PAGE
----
Democrats might point out similarities that Bush shares with Foley, whose House job was to protect children. The now ex Congressman who just admitted to being gay, reverted to ancient Greek forms of child “protection” – known as pederasty, Bush adapts a less ancient French practice called chicanery.

As the daily carnage in Iraq escalates – between October 1-4, 22 U.S. soldiers died and dozens more were wounded – Bush behaves as if he had a coherent victory strategy. Insurgent attacks have grown to some 800 a week, according to Woodward, but the increasingly huffy Bush, who ran away from even National Guard service, had the chutzpah to accuse his rivals of “cutting and running” instead of staying his disastrous course. (September 30 radio address)

Aspirant for an Illinois House seat Tammy Duckworth answered Bush’s “cut and run” speech on the Democrats’ radio response. The former helicopter pilot and army captain lost her legs in Iraq.

“I did not cut and run,” she replied to Bush. “Like so many others, I proudly fought and sacrificed.” Duckworth criticized Republicans in Congress for failing to hold the Bush administration accountable for his Iraq policy. “We need a Congress that will ask the tough questions, and work together for solutions, rather than attacking the patriotism of those who disagree,” she added.

After 9/11, Bush has repeatedly referred to himself as a war time president. He extolled sacrifice – for others. Bush should make the Guinness Record book for most vacationing president in history. In response to White House charges of their being weak, Democrats could show photos of Bush on holiday at his Crawford ranch for five days while bodies floated through the flooded streets of New Orleans after Hurricane Katrina struck. Then cut to shots of Bush leisurely reading “My Pet Goat” for seven minutes to Florida second graders after an aide had informed him a hijacked jet hit the World Trade Center.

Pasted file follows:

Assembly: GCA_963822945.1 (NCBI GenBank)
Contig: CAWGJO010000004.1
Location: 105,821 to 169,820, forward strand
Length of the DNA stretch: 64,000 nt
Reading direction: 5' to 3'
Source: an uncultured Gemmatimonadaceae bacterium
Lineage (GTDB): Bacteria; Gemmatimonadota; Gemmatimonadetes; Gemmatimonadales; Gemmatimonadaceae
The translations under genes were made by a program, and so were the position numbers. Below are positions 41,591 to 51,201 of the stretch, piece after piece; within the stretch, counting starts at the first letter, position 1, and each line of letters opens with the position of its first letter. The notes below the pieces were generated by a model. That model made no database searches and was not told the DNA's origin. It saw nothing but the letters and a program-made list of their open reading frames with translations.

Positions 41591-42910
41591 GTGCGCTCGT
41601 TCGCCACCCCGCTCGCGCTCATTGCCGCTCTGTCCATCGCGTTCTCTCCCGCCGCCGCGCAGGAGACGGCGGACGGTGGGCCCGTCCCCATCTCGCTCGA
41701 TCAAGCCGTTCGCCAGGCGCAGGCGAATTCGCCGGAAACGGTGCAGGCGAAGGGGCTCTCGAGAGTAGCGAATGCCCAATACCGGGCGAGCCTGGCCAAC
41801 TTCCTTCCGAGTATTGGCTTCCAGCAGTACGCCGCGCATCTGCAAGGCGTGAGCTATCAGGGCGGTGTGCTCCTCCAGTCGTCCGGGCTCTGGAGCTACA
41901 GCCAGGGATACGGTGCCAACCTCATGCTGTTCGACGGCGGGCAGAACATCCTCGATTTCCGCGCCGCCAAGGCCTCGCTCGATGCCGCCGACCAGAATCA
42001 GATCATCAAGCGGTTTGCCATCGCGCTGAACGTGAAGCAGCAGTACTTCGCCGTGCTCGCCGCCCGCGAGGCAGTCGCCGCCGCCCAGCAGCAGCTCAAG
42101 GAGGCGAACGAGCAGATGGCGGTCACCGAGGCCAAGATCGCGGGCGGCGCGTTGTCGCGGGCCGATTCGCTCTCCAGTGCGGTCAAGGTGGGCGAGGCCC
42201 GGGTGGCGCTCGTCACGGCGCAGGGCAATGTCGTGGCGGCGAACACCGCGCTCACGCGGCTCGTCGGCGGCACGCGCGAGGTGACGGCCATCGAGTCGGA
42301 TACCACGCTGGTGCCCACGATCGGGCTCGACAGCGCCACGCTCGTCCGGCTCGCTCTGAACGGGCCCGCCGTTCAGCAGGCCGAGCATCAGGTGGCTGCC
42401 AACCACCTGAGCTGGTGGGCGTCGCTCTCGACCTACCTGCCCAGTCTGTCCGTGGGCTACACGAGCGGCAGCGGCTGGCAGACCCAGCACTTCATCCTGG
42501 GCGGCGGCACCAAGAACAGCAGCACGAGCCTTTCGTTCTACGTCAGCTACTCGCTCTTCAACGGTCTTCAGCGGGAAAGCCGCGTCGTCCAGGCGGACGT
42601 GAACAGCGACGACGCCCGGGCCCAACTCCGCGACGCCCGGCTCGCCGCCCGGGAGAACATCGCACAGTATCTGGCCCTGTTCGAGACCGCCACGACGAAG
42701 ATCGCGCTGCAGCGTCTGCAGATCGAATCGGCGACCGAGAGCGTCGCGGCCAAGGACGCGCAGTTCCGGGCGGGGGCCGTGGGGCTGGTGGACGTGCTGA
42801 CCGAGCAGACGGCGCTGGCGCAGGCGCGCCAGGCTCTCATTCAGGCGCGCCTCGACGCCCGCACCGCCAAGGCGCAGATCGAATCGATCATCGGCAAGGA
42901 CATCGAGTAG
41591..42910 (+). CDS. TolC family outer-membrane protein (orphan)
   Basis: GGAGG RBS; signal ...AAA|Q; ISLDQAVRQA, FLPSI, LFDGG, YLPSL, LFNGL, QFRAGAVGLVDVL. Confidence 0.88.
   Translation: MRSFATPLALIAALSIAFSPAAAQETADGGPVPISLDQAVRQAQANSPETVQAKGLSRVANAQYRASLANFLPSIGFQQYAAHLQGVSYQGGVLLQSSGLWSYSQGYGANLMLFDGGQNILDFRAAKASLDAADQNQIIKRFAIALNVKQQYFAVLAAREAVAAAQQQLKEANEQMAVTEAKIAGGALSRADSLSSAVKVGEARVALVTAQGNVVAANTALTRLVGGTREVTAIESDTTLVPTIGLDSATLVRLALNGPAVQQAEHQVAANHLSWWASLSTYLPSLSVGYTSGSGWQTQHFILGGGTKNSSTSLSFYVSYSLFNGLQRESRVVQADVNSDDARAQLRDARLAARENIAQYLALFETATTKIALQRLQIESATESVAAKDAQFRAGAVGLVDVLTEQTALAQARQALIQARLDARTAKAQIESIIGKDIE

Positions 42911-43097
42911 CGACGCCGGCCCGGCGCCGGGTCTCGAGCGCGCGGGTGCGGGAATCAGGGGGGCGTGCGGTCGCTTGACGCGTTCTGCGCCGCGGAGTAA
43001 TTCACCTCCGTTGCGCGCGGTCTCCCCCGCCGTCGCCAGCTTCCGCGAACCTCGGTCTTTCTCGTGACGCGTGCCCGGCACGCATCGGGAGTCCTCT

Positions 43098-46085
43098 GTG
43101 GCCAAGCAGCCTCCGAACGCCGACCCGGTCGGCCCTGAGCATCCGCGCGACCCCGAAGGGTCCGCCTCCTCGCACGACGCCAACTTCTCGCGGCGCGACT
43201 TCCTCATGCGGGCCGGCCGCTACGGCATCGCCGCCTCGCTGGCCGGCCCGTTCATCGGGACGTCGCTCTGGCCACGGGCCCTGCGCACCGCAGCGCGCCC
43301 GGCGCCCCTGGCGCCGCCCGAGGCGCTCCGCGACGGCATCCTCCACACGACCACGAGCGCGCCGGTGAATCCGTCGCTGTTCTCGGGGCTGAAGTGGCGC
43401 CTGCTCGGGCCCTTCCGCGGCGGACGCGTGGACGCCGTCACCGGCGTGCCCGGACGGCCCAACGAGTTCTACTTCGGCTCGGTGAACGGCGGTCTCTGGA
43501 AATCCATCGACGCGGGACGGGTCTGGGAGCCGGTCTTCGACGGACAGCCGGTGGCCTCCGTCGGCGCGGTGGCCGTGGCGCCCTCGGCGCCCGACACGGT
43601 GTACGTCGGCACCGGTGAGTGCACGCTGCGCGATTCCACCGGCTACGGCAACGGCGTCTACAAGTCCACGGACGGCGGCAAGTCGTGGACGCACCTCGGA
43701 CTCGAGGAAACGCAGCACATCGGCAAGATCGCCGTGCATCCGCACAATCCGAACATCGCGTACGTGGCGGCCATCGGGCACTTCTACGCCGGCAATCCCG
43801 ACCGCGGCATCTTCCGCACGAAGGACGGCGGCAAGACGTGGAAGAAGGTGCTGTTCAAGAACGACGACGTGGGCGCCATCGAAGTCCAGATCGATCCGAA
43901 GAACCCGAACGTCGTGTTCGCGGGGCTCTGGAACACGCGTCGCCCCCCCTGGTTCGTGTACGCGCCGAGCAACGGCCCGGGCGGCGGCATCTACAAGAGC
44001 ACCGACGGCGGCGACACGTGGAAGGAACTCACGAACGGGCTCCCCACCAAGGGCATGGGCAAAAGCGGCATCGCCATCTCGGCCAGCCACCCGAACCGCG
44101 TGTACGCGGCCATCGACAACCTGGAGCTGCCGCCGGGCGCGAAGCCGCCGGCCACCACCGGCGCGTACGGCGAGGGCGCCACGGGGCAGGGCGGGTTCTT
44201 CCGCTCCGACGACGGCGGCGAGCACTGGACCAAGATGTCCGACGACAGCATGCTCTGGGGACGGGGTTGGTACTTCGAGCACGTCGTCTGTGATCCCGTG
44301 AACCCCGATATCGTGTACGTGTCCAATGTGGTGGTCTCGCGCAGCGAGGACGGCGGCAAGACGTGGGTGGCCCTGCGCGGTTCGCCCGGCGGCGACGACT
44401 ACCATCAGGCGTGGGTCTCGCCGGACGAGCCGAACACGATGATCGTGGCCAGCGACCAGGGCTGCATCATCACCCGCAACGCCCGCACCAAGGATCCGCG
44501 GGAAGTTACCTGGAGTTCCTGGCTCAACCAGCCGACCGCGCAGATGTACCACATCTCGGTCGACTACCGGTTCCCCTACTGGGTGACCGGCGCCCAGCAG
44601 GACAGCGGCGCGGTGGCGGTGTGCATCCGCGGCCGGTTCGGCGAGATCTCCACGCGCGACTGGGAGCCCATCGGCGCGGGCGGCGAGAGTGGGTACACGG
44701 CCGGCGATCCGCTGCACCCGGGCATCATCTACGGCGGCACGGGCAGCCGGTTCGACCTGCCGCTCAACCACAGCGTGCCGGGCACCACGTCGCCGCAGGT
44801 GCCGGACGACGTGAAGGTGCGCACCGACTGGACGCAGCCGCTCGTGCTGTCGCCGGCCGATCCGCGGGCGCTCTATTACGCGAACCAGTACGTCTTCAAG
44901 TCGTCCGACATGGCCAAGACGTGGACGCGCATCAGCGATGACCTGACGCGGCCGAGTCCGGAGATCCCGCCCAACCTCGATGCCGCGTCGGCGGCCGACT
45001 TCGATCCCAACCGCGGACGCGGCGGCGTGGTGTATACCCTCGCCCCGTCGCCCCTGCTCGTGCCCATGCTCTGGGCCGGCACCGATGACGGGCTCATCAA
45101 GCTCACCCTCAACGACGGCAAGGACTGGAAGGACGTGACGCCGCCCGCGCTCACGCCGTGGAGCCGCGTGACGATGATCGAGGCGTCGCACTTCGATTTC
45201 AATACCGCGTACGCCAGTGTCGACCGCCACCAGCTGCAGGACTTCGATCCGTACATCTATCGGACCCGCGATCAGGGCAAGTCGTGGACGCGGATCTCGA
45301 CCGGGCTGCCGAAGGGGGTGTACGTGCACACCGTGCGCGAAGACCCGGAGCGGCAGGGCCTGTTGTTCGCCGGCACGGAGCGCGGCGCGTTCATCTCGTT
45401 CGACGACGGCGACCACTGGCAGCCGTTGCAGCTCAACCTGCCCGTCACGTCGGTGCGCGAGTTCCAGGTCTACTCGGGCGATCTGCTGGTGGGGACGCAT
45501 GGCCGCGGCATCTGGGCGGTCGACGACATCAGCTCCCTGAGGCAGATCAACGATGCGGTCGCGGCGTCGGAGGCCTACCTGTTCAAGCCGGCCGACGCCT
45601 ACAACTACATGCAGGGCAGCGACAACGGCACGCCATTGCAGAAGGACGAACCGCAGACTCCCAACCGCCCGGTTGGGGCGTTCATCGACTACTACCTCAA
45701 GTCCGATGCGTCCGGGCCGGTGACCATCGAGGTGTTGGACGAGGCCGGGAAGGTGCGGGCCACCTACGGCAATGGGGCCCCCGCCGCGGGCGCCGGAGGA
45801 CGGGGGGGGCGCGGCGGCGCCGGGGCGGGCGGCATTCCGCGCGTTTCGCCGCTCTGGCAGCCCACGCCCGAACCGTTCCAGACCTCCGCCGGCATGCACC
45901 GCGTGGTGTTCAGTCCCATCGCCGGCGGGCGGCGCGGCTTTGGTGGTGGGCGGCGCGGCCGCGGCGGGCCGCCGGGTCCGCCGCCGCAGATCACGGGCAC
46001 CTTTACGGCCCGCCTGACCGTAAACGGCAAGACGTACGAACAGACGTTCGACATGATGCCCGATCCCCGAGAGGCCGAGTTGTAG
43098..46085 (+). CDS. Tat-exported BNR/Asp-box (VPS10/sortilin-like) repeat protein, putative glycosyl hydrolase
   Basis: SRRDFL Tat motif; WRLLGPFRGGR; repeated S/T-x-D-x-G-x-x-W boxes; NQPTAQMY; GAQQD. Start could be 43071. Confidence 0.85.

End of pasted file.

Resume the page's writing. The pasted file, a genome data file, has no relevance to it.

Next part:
The Democrats have yet to rub Bush’s and Cheney’s faces in the panoply of public evidence of their deception; nor have they forced Republican candidates to confront the Party’s role in Jack Abramoff’s bribery schemes. Indeed, the President has set his theme — his reputed strength versus Democratic weakness — for the November congressional elections. Despite his low poll numbers, Bush confidently states that he and his Party stand for toughness against terrorism while his opponents are possibly traitors. He even had the cheek to try to sell the public on the idea that his critics are “buying into enemy propaganda.”

“You do not create terrorism by fighting terrorism,” Bush lectured the Reserve Officers Association in Washington. “If that ever becomes the mindset of the policymakers in Washington, it means we will go back to the old days of waiting to be attacked and then respond.” (Douglas Stanglin, USA Today, 9/29/06)

Bush, whose then National Security Adviser Condoleezza Rice had ample warning about the 9/11 attack and did nothing to avert it, picked a military audience to deliver his severe warning. Don’t believe the critics, Bush demanded. He didn’t quite know how to explain a National Intelligence Estimate (NIE) from his own Administration that concluded that fighting the war in Iraq has made America less safe. Someone leaked the NIE to the New York Times. Following that, Bush declassified portions of the report.